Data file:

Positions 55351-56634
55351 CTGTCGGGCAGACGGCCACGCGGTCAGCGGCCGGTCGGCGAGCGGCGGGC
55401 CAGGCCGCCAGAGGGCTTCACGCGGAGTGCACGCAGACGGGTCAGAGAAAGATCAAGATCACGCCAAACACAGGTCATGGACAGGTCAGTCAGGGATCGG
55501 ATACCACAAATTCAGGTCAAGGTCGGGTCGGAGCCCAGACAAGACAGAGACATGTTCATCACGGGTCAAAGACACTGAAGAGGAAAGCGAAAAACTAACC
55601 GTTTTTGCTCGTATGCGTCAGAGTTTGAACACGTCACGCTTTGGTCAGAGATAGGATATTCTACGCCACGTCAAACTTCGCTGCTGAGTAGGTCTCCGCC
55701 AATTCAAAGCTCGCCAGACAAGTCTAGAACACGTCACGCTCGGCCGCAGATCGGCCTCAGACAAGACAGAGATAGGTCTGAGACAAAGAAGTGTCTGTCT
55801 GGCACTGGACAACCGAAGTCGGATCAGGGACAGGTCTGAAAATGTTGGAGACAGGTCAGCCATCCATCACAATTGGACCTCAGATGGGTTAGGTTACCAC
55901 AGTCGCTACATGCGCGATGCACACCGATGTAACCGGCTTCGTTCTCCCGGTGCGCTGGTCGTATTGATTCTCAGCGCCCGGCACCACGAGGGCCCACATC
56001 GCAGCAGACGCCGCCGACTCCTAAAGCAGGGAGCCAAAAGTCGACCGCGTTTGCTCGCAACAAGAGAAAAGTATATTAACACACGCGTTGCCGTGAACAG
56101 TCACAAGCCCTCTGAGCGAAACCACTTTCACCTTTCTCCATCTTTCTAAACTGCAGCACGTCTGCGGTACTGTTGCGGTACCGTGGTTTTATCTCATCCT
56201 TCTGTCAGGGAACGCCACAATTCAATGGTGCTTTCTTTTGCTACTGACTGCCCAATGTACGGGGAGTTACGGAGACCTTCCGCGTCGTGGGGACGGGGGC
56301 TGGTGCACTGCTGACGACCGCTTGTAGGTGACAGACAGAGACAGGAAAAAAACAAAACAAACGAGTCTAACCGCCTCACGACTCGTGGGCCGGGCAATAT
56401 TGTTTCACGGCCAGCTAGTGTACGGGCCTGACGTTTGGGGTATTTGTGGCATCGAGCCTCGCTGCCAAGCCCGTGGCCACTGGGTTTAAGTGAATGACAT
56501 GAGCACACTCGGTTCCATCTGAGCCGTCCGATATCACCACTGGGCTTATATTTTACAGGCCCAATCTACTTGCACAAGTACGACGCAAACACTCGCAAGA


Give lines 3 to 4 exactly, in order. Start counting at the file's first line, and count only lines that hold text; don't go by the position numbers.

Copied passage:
55401 CAGGCCGCCAGAGGGCTTCACGCGGAGTGCACGCAGACGGGTCAGAGAAAGATCAAGATCACGCCAAACACAGGTCATGGACAGGTCAGTCAGGGATCGG
55501 ATACCACAAATTCAGGTCAAGGTCGGGTCGGAGCCCAGACAAGACAGAGACATGTTCATCACGGGTCAAAGACACTGAAGAGGAAAGCGAAAAACTAACC